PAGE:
If you are hand kneading (which I struggled with for years), there’s a bit of a technique to it so you don’t end up with a rock for a loaf of bread.  I used to manhandle it, squishing the hell out of it until there was pretty much no life left to it (it would be ugly and look torn by the time I was done).  I now only knead with one hand.  You place the dough on the table, sprinkle it with flour, then fold it in half toward me, then push down with the heel of my hand.  I then turn the dough counter clockwise (doesn’t matter which way but it’s just a quarter turn) and repeat until I’m done and the dough no longer sticks to my hands.  The only way I can describe how it feels when it done is to ask a question: When you were a kid, did you play with Play-Doh?  Remember how it felt when it was warm (just without the slightly greasy feeling)?  That’s how the dough should feel when you are done.  The closest video I could find it this one (wish I had a video camera)  It IS more difficult to knead if you add other flours (whole wheat, spelt, etc.) so you will have to use a little more muscle.  Place in a large bowl that has been oiled (I put some oil on a paper towel and rub all but the upper edge of the bowl).  Cover with plastic wrap that has also been rubbed with oil (if the dough rises that high, it WILL stick to plastic wrap, which is quite annoying).  If you don’t have/use plastic wrap, you could cover with a damp towel.  The only problem I have with that is the towel gets cold, which makes the dough take longer to rise.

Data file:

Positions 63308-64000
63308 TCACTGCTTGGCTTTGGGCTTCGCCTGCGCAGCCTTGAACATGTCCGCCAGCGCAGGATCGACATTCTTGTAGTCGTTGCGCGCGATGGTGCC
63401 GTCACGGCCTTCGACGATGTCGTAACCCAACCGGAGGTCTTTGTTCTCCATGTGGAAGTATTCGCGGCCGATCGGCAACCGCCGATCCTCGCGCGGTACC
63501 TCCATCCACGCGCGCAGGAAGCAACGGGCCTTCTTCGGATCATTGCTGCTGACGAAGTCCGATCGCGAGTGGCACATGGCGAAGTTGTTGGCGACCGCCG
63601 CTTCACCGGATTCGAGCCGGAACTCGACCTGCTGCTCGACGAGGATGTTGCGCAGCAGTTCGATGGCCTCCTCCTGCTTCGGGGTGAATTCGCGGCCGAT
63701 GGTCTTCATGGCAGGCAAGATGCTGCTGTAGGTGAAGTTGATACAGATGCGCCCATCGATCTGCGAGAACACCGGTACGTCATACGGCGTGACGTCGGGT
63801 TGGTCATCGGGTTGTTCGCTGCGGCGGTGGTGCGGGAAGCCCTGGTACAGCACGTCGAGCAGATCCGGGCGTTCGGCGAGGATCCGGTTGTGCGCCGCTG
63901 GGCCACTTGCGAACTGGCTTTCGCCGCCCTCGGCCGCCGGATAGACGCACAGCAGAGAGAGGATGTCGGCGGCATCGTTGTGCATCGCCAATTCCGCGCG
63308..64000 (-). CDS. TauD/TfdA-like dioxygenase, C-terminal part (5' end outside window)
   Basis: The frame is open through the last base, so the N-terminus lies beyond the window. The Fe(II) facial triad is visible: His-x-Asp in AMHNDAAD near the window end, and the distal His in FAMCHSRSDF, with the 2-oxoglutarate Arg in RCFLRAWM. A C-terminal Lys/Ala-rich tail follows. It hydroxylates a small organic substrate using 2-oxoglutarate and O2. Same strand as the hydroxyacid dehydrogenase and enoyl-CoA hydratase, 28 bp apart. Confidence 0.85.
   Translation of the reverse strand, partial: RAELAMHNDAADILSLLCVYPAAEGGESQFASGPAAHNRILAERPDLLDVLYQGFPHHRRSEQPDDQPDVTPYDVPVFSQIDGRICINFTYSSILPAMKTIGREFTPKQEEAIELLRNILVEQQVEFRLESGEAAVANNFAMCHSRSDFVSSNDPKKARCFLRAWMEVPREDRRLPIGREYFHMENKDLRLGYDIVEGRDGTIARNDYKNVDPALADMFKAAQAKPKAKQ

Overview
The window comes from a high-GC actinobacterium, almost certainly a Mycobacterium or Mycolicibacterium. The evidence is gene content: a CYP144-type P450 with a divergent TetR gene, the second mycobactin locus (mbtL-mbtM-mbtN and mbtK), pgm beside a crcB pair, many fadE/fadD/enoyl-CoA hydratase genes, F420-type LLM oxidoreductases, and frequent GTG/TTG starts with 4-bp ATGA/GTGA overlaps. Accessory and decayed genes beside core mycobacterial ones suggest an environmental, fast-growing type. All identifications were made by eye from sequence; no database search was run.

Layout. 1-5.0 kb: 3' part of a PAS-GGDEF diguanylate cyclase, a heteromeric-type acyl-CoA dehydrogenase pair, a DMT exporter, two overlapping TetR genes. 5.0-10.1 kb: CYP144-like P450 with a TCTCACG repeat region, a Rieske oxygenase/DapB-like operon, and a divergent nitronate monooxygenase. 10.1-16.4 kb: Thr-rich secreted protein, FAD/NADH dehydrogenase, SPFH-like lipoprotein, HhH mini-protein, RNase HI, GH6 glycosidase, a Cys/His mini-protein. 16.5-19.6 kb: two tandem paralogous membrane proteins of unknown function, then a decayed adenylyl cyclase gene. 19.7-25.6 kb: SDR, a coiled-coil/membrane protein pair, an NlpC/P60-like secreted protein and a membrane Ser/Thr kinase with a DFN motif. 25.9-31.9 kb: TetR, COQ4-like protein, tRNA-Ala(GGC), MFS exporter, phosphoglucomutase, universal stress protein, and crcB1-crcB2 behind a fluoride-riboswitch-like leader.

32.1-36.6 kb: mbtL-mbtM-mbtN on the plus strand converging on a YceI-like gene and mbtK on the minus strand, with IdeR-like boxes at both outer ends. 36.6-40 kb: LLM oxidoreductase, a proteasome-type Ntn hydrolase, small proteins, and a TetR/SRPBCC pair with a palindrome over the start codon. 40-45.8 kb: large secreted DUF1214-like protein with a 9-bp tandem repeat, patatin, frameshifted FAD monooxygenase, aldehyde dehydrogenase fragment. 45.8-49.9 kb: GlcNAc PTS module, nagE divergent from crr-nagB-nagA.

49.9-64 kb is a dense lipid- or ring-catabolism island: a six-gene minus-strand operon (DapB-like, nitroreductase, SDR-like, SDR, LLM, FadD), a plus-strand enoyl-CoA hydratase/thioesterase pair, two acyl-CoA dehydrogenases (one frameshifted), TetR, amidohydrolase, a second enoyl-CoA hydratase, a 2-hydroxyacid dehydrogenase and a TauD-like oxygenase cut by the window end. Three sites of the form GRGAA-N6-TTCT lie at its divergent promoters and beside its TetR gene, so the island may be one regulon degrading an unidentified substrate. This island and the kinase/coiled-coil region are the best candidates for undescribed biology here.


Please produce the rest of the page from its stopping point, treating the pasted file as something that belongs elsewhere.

Now, find the warmest spot in your house to let the dough rise.  This has to be figured out ahead of time so you can prepare the area.  If it’s the dead of winter, who wants to spend all that money cranking up the heat in your house so you can “save money” by making your own bread?  What kind of a heater do you have?  Is there a spot where it enters your house that is warmer than others?  What about where your hot water heater is?  Is it in an enclosed closet?  If you use a wood stove, figure out how close you can get the dough without actually cooking it (it may take some trial and error but it will be well worth it).  If none of those work, how about where you have your electronics?  Behind your refrigerator?  Cover with a whole bunch of blankets just to keep the dough’s warmth in?  OH!  A sub-zero sleeping bag would work!  You just need to keep your dough draft and dust free.